Pa. high schooler wins JEA Journalist of the Year award





PENNSYLVANIA -- The Journalism Education Association announced high school senior Henry Rome as the winner of the Journalist of the Year scholarship at its spring convention in Phoenix this April.

Rome, editor-in-chief of the Spoke at Conestoga High School in Berwyn, Pa., began his journalism career when we was 8-years-old by writing a short newsletter for his neighbors that eventually reached over 100 subscribers. Since then he has continued to expand his journalistic resume.

In 2003 at 13 he was chosen as a TIME For Kids reporter and covered the Republican National Convention in 2004. He interviewed Sen. John McCain, appeared on CNN and was a guest on "The Tonight Show with Jay Leno."

Since then he has worked as a commentator for the Cape Cod Baseball League for the local TV station, a reporter and producer at National Public Radio in Massachuesttes and as a reporter for the Cape Cod Times. He has had several stories on page A1 at the paper and a couple of pieces air on NPR.

"The enthusiasm of the reporters and editors at an NPR station I worked for over the summer, as well as at the Cape Cod Times daily newspaper, pushed me to delve further into journalism, trying everything from feature stories to investigations," Rome said in an e-mail.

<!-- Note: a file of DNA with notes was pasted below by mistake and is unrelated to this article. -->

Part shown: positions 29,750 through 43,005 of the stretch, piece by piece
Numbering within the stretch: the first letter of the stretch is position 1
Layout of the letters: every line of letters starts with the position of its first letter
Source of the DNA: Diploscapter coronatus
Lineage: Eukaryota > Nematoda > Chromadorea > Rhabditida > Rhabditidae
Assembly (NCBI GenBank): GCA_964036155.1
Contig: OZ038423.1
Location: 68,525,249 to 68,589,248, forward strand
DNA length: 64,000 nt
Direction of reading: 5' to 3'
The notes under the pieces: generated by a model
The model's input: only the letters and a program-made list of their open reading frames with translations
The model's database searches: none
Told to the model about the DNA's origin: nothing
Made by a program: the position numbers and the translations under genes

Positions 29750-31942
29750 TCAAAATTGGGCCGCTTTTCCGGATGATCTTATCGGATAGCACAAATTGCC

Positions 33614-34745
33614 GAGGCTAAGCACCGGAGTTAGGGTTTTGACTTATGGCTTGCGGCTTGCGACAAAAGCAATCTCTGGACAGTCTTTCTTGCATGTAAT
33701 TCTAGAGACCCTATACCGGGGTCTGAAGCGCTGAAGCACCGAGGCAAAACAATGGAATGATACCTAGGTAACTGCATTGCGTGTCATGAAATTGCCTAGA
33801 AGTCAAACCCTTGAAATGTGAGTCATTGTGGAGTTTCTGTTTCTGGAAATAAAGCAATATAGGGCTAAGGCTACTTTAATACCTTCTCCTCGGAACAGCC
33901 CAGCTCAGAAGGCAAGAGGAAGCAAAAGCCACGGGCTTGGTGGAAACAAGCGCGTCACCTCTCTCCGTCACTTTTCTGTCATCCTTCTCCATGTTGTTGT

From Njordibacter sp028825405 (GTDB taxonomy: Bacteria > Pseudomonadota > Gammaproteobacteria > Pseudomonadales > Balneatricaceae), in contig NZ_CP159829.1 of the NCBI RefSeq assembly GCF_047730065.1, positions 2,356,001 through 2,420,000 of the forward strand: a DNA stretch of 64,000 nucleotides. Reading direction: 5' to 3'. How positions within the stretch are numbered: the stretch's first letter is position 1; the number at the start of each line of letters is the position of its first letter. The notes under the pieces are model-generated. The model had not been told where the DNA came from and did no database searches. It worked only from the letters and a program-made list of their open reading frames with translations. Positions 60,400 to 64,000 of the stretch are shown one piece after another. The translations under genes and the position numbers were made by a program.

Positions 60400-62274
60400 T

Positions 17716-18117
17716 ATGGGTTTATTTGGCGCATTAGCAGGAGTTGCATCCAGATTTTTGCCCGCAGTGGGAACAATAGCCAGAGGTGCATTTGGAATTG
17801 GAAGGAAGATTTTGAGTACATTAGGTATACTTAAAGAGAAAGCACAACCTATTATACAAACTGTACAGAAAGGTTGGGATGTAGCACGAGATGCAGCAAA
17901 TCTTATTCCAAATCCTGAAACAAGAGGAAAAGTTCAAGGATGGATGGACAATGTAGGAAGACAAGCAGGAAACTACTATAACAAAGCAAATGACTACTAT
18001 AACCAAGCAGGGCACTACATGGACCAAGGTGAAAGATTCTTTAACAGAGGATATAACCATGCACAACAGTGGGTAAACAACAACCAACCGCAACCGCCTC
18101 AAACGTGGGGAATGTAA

Adviser Susan Houseman points to Rome's leadership qualities as editor-in-chief as the reason for the Spoke's popularity.

"I have come to view Henry as more than a student: he is a journalistic colleague who has a mature understanding of press freedom and the obligation of the student media to inform and enlighten," Houseman said in an e-mail. "Henry is undaunted by setbacks; the combination of his intelligence and tenacity make him an effective reporter whose work is held in high esteem by the student body and the school's staff."

Even Rome's principal, Dr. Amy Meisinger, holds the young journalist in high regards and credits him for one of the best high school reporting pieces she's seen. In a recent interview Meisinger said she was "thrilled about Henry's leadership as an editor. He has brought a quality to our paper that has been superb."

Rome says his experience as a student journalist -- as both the editor for newspaper, and an anchor and producer for the daily live morning broadcast -- has encouraged him to stick with journalism as he goes on to college.

"I've learned the power of the press to inform and effect change in a community and also the value of a strong team effort that puts a newspaper or a TV program together," Rome said.

The Journalist of the Year award is chosen from the state winners. The winner receives a $5,000 scholarship, and several runners-up are awarded $2,000 scholarships. For a full list of winners, check here.

Kate Maternowski, SPLC staff writer, contributed to this article.


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